Bristly Starbur

Goat's Head

Acanthospermum hispidum

Bristly starbur plant
Bristly starbur plant. Photo courtesy of J. M. Garg. Licensed under CC BY 3.0.
Bristly starbur is an invasive annual herb that grows to between 8 and 25 inches tall. It is known for its ability to propogate by means of the star-shaped, hooked spines that are produced on the seed shell, which easily attach themselves to animal fur and clothing.
Seedlings of the bristly starbur tend to emerge between temperatures of 70 and 90 degrees F (20-30 degrees C) and continue to do so until temperatures do not allow. They mature rapidly (45-50 days) and propogate well, often growing in dense patches.
Stems, branches, and leaves are covered in stiff, bushy hairs. The leaves are oval-shaped and arranged opposite. The edges of these leaves are irregularly serrated. Underground, it forms a branched taproot.
The fruit of the bristly starbur is developed in the axils of the upper leaves and begin as pale yellow-green inflorescences 1/4 inches in diameter. As the inflorescence matures, it is arranged into star-shaped clusters of 5-10 wedge-shaped burs with hooked spines covering it. There are two longer spines at the apex of each bur.
Bristly starbur fruit
Bristly starbur fruit. Photo courtesy of Ton Rulkens. {{CCBY-SA2.0}}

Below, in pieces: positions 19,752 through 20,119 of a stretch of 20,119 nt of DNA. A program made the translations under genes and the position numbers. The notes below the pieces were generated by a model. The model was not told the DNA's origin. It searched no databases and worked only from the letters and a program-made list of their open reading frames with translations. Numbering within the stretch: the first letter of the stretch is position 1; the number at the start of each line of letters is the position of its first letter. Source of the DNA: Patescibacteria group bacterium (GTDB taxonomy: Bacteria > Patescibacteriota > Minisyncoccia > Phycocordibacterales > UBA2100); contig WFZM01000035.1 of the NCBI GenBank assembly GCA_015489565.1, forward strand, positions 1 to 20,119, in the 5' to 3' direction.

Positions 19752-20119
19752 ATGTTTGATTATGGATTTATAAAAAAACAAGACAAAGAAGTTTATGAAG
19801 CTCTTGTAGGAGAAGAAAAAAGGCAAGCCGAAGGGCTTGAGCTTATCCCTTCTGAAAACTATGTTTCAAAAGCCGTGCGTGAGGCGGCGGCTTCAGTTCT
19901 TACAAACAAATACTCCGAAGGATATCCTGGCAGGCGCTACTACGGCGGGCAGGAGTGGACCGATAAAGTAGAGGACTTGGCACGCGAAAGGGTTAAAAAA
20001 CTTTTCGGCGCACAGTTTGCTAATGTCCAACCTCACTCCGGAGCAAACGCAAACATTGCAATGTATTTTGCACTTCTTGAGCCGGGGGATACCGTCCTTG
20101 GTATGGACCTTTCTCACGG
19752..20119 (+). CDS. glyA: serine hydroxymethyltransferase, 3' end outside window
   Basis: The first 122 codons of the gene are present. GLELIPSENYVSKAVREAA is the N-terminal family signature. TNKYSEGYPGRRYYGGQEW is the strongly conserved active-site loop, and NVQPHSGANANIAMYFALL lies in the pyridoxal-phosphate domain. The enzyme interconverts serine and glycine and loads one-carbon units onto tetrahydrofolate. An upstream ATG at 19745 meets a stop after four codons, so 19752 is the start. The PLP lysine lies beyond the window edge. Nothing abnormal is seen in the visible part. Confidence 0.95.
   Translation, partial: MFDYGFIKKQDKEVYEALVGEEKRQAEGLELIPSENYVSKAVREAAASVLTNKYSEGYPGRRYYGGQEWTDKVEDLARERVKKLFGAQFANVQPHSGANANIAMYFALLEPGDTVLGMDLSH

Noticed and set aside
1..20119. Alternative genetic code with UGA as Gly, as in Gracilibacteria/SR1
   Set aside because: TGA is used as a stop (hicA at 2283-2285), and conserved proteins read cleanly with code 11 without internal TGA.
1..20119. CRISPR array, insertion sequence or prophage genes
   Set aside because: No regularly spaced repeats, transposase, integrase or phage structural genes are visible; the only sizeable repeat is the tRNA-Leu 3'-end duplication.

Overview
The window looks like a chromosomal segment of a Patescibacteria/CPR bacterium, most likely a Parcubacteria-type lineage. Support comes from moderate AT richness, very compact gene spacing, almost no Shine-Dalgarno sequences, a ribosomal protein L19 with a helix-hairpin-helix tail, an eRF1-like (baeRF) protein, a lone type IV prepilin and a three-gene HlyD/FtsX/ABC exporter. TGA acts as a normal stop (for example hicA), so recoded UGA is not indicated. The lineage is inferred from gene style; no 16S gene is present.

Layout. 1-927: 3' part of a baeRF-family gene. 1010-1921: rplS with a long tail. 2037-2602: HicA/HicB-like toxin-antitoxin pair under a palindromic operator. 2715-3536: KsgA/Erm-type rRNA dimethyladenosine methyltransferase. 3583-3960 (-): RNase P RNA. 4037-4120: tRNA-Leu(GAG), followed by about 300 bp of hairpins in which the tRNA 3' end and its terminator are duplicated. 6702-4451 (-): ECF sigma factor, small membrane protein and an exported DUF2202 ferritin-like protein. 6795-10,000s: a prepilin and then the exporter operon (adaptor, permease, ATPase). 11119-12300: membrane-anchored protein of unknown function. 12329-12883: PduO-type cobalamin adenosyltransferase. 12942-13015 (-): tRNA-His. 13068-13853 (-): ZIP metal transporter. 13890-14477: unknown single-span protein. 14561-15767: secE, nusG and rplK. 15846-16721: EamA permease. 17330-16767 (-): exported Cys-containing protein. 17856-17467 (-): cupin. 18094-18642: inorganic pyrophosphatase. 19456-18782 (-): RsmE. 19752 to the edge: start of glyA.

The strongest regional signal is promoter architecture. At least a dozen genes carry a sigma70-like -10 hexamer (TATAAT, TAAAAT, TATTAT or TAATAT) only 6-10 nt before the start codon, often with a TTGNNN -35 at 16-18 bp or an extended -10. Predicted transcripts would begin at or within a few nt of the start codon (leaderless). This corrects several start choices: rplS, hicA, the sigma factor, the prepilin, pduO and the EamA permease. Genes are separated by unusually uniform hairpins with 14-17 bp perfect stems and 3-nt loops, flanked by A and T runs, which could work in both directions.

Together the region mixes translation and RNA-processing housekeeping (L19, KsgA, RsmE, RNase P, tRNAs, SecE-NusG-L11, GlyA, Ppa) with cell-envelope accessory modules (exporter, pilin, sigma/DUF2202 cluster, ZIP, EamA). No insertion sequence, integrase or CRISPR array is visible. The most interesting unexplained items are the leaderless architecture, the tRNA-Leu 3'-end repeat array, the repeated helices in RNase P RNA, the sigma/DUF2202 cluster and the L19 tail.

Bristly starbur is known to reduce yields as it competes for water and nutrients. It also has the potential to damage or clog harvesting machines. In the presence of animals, it is a toxic plant (though rarely consumed) and reduces the value of wool, as the burs can become stuck throughout. It is considered to be a high risk weed by the USDA due to its strong competition for resources, high potential economic impact, and the plant diseases it can play host to. The crops affected by this weed include peanuts, beans, pineapple, sugarcane, sunflowers, vegetables, cotton, orchards, pastures, rice, soybeans, barley, and wheat.
Bristly starbur is very intolerant to shade and can be easily controlled through planting a heavy cover crop species. Other control methods are using deep-plowing techniques to bury the seeds.
Chemicals including 2,4-D can be used in preemergence to control bristly sanbur seedling emergence. There are also many other herbicides that can control this weed. Please contact your local weed specialist to learn what is most effective in your area and how to use it best. Always read and follow all label instructions.